We've got good news & bad news. The bad news: you're dead. The good news? You can live forever! It's confusing, but we'll guide you through it. Watch out for crocodiles, & whatever you do, DON'T die again!

DIRECTOR & WRITER: Emilia Seay Allen
MUSIC DIRECTOR & COMPOSER: Joshua Weinberg
ENSEMBLE:  Parker Genné, Sean Hansberry, Amber Lee Olivier, Gregory Parks
INSTRUMENTALISTS: Frances Olson, Nick Omeish, & Joshua Weinberg
DESIGNERS: Ashley Burdash & Amber Lee Olivier
ARABIC MUSIC, LANGUAGE, & CULTURE CONSULTANT: Nick Omeish
PHOTOGRAPHY: Tom Northenscold
PERFORMANCE VENUE:  The Casket Arts Building, NE Minnneapolis, for the MN Fringe Festival

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The civilization we call Ancient Egypt stretched over a period of more than 3000 years and included disparate regions with varying cultures and beliefs that changed over time. This civilization produced incredible scientific, technological, agricultural, and artistic fruits, some of which would disappear with that civilization and not return to Western knowledge for centuries. We have delighted in learning just a little about this incredible culture.
Fun facts:

  • Nail polish was commonly used in Egypt, and the color signified class
  • Crocodile dung was used as both contraception and an abortifacient—and it was probably somewhat effective (at least as birth control—it’s spermicidal!)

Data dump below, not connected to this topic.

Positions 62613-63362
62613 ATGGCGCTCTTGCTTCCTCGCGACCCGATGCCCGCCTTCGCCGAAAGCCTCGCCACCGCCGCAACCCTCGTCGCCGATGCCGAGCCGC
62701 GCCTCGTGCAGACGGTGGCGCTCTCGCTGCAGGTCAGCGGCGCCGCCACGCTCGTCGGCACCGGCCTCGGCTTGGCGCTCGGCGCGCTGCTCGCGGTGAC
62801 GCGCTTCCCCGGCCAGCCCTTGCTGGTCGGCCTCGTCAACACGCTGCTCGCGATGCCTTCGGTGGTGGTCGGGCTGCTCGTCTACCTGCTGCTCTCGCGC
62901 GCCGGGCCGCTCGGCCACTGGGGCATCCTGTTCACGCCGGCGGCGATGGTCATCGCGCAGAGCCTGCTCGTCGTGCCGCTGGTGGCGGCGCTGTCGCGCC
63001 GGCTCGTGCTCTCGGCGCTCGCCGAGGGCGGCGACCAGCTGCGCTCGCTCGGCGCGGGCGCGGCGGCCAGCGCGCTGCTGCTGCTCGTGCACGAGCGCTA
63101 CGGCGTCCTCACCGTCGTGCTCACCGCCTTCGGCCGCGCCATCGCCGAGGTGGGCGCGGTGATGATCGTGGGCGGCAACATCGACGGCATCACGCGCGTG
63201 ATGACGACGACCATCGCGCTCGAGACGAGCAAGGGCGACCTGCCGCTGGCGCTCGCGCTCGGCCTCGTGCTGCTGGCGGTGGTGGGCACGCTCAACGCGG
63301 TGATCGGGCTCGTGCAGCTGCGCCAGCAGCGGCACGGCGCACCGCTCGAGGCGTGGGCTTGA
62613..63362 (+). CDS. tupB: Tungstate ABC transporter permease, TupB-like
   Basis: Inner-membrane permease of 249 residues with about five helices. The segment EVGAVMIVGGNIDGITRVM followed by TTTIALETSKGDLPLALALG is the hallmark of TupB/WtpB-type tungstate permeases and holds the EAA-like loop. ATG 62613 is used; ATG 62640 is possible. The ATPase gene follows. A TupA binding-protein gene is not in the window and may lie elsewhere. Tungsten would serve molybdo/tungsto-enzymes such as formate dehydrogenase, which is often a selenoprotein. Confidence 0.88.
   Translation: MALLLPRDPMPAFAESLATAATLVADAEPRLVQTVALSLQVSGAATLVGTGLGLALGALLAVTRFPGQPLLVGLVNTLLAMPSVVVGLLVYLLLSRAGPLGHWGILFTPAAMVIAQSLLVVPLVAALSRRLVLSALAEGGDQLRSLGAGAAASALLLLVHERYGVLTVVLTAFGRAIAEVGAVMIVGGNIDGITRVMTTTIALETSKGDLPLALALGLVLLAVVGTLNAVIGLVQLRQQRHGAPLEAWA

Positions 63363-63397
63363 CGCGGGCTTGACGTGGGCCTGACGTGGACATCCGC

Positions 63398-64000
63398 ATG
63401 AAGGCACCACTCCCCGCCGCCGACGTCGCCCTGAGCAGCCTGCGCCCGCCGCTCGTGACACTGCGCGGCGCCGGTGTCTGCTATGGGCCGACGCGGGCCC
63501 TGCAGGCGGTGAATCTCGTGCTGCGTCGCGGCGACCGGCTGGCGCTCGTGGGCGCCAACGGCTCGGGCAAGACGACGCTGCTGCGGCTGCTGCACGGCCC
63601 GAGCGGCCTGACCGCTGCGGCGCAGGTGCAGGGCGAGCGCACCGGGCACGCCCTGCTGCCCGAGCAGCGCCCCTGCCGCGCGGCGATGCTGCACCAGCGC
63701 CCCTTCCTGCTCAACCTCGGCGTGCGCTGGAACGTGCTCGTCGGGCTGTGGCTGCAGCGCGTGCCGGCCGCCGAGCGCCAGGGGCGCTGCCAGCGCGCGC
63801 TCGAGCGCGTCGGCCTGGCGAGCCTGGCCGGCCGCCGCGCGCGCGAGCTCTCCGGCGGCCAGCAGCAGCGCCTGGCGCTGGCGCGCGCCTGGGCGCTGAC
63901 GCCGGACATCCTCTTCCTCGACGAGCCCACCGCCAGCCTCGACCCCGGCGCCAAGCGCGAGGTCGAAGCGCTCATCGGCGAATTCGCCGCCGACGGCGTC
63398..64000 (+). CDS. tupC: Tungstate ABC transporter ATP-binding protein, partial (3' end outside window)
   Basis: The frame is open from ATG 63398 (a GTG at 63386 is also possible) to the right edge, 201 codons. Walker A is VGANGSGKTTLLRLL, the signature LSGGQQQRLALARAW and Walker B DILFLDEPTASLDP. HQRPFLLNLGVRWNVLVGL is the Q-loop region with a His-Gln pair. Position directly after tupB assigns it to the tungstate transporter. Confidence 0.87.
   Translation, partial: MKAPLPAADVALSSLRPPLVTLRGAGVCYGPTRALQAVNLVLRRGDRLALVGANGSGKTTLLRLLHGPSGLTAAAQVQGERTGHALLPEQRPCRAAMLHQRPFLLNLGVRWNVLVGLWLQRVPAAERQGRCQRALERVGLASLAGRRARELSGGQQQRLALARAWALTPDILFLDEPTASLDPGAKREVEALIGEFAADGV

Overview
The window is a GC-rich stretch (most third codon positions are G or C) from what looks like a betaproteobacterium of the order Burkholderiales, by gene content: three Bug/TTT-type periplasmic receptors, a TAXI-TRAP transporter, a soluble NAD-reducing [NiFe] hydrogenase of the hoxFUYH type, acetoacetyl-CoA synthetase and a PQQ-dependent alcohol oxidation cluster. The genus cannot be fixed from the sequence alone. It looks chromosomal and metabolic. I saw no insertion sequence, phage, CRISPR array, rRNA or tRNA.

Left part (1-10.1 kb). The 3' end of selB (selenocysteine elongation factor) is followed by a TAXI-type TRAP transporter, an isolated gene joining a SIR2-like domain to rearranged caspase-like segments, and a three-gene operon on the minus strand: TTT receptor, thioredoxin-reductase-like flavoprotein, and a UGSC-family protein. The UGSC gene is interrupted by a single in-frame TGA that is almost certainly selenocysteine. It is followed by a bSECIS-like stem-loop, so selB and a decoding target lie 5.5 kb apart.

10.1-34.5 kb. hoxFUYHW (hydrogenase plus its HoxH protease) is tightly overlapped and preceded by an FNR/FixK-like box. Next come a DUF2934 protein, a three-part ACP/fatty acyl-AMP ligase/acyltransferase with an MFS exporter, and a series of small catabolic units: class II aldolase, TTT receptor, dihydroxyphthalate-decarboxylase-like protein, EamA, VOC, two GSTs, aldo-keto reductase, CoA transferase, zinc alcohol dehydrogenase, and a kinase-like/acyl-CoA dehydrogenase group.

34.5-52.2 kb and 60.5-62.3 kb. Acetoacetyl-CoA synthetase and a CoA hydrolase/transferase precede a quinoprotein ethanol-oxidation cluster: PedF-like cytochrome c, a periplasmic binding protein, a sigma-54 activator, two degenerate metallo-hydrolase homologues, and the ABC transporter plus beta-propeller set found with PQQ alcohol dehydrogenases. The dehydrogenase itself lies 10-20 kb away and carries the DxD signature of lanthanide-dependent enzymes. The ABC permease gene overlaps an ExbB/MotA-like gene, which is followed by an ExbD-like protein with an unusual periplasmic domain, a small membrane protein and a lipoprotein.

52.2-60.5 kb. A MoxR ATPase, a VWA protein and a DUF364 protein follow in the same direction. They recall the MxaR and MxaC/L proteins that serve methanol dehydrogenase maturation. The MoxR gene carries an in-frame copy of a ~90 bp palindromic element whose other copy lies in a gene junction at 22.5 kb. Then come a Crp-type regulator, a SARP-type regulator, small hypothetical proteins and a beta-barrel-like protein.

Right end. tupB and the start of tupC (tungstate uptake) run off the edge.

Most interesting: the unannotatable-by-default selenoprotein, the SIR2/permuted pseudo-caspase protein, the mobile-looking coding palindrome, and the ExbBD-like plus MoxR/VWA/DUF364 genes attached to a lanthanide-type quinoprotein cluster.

• The Ancient Egyptians knew that certain molds (bread mold, in particular) were effective at combating infection—way, way before penicillin was invented
  • Bastet the feline-headed was indeed a part of the pantheon, and the Egyptians did revere cats. When the family cat died, it was customary for the whole family to shave their eyebrows in mourning!

It’s no surprise that the religion of such a culture was deep, complex, and ever-changing. The Ancient Egyptians saw symbols of death and rebirth everywhere: in the annual flooding of the Nile, in the setting and rising of the sun, even in the eggs that hatched from the dung balls rolled by the Scarab beetle. They believed that their leaders were divine, and would be deified when they died. The Egyptian Book of the Dead is the record of the help they provided the pharaohs to navigate the underworld.  They believed that the body was necessary for rebirth (hence mummification), and that the soul split into parts upon death; however, all parts needed to recognize one another and reunite for the person to be deified. We also believe that all parts need to recognize one another in order to move on.

The Book of the Dead is a collection of songs, hymns, or spells, which were painted on the sides of the sarcophagus, in the temple, or written on papyrus and tucked into and pinned onto the linen wrappings of the mummy. Each of these was necessary to navigate the perils of the underworld, face the gods, and prove oneself equal to those gods.  Parts of the esoteric and poetic Book of the Dead read less like praise than like a rap brag:

There is no member of my body which is not the member of some god.